Escher’s first solo exhibition was held in the United States, in the Whyte Gallery in Washington, in October and November 1954. It was an initiative of the American Charles Alldredge, who had become a fan and collector after reading articles about Escher in magazines Time and Life in 1951. The two started corresponding and Alldredge went on to become something of a manager of Escher’s interests in the US.
After the successful exhibition in the Whyte Gallery, he became increasingly busy looking after those interests. His workload increased considerably in 1956. Alldredge was asked to cooperate in the election campaign of Senator Estes Kefauver, who was attempting to become the Democratic candidate for the presidential election. Escher wrote about this in a letter to son Arthur dated 12 February 1956:
‘I am very happy about a fat cheque I received from Washington. It pays off everything my art dealer owed me and means I can do more business with him. The sale of exactly 150 prints since my first foray into the US market is a nice result, and has earned me a total of $2,215. Without a doubt, I owe it all to the as yet unsurpassed Alldredge, with whom my correspondence continues. He sometimes tells me all sorts of things about his work and personal life. He earns his living (a decent living, from what I hear) by writing the speeches that his powerful “boss”, Senator Kefauver, is increasingly having to give now he is a candidate for the presidency. He is from the same party as Stevenson, so actually more or less anti-Eisenhower. I doubt Kefauver stands a good chance, but as Alldredge wrote to me: “if we succeed, then your prints will be hanging in the White House”.’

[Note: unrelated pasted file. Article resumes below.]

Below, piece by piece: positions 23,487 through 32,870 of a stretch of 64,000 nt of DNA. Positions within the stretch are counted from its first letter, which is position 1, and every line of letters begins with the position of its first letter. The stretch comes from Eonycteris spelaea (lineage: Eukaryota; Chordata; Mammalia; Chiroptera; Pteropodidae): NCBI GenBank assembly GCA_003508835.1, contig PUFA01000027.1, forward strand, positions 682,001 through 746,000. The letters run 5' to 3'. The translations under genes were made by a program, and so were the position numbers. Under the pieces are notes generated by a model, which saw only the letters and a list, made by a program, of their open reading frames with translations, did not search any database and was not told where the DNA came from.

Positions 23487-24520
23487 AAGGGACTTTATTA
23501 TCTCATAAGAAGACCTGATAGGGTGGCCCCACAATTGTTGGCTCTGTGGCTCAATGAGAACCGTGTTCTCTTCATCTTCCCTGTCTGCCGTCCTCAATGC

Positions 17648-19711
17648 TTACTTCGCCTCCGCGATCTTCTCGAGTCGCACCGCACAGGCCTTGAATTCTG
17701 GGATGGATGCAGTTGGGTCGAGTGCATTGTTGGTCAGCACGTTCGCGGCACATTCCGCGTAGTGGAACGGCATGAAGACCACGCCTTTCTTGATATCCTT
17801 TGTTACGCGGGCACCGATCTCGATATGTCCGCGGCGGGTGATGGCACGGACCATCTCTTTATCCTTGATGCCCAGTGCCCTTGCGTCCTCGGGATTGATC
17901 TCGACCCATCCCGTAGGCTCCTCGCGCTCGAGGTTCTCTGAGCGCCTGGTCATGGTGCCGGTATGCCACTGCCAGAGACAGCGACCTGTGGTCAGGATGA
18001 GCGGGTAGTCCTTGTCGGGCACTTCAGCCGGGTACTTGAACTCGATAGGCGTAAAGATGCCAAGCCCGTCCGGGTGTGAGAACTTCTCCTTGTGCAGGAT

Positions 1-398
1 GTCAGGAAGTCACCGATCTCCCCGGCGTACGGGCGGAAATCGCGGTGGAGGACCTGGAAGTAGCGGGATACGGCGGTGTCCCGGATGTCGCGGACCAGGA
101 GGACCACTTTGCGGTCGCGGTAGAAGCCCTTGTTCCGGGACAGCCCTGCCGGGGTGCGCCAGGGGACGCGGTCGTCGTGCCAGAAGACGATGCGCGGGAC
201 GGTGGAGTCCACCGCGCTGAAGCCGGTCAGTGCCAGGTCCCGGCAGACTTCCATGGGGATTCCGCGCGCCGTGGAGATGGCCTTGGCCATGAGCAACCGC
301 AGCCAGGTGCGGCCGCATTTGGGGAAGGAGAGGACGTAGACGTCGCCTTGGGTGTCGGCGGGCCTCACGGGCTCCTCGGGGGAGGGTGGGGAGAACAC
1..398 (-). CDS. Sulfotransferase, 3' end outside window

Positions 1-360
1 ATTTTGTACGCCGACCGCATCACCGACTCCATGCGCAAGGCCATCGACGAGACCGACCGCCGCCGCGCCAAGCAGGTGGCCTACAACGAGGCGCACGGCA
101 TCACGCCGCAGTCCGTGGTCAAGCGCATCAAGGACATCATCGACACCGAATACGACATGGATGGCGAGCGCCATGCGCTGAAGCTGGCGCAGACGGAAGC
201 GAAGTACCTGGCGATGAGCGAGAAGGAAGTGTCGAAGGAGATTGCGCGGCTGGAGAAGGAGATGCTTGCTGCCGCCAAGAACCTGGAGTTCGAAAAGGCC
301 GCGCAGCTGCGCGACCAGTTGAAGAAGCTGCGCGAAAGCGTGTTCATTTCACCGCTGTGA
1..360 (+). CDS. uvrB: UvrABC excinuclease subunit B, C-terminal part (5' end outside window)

In the end, Kefauver lost the nomination battle to Adlai Stevenson, who in turn lost by a significant margin to the incumbent Republican president Dwight Eisenhower. The candidates had been in this situation before, as in 1952 Kefauver had already lost to Stevenson, who had already been defeated by Eisenhower. As Escher suspected, Kefauver did not stand a chance. Yet it is interesting to speculate about the presence of Escher’s prints in the White House. During those years he produced works such as Relativity, Convex and Concave, Order and Chaos II and Print Gallery. Prints that lend themselves well to being construed as metaphors for the laborious communication, misunderstandings, navel-gazing and labyrinthine chaos of American politics.